This is a rather difficult passage for me to respond to — because much of my personal response is not to the passage itself, or to Paul, but to people. If there is anything that people are passionate about, it is how to prioritize what Paul says about the status of people (women especially.) The thing is that people honestly reading Paul, in this case, often come to the opposite conclusion. Now, as I’m not a woman, and have no desire to enforce submission, much of the argument does not affect me personally — and, if I were not walking through the passage, I’d leave the arguments to my friends.
Observing this argument has taught me one thing: Different people read Paul very differently. People like to quote their favorite passage when quoting Paul. He seems to range from supporting an authoritative model with people on the top, and people on the bottom in one place — yet in another (Galatians 3:28) he denies that there is any difference between the freeman and the slave — or between men and women, in God’s sight. In one place, he commands people to comply with the system, in another he denies the ultimate truth of the system.
Perhaps this is the trick to wrapping my head around Paul. He was writing at a time when Christians were the minority, and it was a religion of slaves. There were a few people on top, but most were on the bottom. Christians were already targets for persecution. Acts 19 tells us about when Paul was on a preaching trip in Ephesus, and he got in trouble for stirring up a riot. Christianity was seen as taking away ‘customers’ in a city who’s economy included making idols to the goddess Artemis.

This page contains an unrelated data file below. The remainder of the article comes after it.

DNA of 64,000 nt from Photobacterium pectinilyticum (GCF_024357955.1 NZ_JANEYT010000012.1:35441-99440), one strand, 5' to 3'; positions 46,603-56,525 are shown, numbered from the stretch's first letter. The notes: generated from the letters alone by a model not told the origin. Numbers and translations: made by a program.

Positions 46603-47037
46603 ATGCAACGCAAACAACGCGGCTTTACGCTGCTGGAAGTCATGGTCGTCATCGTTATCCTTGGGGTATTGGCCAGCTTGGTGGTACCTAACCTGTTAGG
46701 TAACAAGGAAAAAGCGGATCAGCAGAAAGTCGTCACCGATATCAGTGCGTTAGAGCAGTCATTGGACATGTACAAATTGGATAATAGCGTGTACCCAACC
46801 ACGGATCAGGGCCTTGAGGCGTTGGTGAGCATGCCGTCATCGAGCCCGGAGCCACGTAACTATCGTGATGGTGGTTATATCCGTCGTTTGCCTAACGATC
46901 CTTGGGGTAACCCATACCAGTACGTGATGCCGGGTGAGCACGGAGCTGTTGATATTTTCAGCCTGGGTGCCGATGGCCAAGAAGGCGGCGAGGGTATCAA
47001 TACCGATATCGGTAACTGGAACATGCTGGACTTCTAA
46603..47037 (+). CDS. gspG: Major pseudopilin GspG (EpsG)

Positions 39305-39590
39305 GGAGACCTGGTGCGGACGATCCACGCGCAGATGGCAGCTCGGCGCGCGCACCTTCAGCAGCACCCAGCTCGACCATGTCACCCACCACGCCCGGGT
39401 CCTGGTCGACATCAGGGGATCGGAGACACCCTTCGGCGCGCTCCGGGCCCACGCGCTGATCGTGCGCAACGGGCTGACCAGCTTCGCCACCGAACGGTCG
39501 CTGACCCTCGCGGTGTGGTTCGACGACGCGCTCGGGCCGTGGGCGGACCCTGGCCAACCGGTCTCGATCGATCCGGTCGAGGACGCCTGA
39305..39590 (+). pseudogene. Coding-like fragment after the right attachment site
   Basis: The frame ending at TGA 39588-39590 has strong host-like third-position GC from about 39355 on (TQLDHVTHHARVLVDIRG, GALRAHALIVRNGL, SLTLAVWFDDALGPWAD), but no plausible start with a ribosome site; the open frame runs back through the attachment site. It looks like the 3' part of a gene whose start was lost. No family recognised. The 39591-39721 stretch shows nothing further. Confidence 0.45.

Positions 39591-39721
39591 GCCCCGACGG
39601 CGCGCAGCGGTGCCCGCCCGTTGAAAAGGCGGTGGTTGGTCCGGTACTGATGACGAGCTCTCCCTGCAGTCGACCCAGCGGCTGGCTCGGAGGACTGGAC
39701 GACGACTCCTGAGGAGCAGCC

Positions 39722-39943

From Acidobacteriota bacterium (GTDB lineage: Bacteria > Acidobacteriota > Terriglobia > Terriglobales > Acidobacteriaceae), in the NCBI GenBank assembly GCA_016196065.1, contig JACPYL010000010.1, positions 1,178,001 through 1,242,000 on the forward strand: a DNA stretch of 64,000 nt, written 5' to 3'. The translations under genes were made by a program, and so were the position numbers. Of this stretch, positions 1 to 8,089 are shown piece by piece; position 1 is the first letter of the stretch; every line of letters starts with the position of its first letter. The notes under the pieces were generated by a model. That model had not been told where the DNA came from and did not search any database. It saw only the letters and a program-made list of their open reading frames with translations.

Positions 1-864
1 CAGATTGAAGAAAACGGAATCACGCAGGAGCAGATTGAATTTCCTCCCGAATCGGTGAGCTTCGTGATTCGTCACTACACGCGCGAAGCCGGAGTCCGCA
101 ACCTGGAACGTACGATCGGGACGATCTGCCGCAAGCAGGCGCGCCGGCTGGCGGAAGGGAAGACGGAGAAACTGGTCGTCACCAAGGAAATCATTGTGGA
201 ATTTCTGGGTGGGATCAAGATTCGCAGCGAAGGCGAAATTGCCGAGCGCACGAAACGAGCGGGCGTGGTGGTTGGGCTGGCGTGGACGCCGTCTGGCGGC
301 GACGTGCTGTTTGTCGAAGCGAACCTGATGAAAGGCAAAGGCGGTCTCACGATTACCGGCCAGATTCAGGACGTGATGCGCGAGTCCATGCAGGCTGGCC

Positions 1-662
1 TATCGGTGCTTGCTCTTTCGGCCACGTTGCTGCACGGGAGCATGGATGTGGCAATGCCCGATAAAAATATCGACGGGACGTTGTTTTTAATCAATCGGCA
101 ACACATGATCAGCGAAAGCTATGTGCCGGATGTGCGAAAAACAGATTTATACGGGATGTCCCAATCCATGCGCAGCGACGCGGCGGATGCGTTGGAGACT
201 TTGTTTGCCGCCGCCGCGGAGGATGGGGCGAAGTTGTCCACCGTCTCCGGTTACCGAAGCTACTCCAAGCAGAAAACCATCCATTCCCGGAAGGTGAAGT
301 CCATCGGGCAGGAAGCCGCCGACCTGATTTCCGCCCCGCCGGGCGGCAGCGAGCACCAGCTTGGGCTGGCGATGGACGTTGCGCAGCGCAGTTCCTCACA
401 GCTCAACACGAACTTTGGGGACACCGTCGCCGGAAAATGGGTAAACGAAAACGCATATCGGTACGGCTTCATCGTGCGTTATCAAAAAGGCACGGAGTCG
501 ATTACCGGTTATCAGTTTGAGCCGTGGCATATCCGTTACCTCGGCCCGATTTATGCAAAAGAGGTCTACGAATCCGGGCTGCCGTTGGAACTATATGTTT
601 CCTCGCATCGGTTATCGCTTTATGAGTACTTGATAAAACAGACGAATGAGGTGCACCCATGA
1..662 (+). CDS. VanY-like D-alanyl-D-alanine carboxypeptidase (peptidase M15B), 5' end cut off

Considering that an idea that might lead to a loss of customers was enough to produce a great riot, perhaps Paul is being a bit pragmatic. Christians are not to try to overthrow society, and change to world to be more like the church. Perhaps Paul is calling on them not to fight this battle? He is actually calling on Christians to be extra ‘good’ — working hard. He’s calling on nothing but positive attention.
Of course, reading this, I see that there still are slaves and masters, even if we use different titles now. I also see that threats are still part of the master’s toolbox. We might be a more just society than the ancient Roman empire, however even within the church, few seem ready for the kingdom of Heaven.
In spite of this seeming set against Galatians 3:23, Paul’s last words in this section ring pretty much the same: “Remember, both you and they have the same master in heaven, and there is no favoritism with Him.” There really is a sense that the hierarchy that we live with is something that is of this world, and not part of our eternal identity. The question is: How much should I conform to the world, and how much should I live as if I am in heaven? What battles are worth fighting?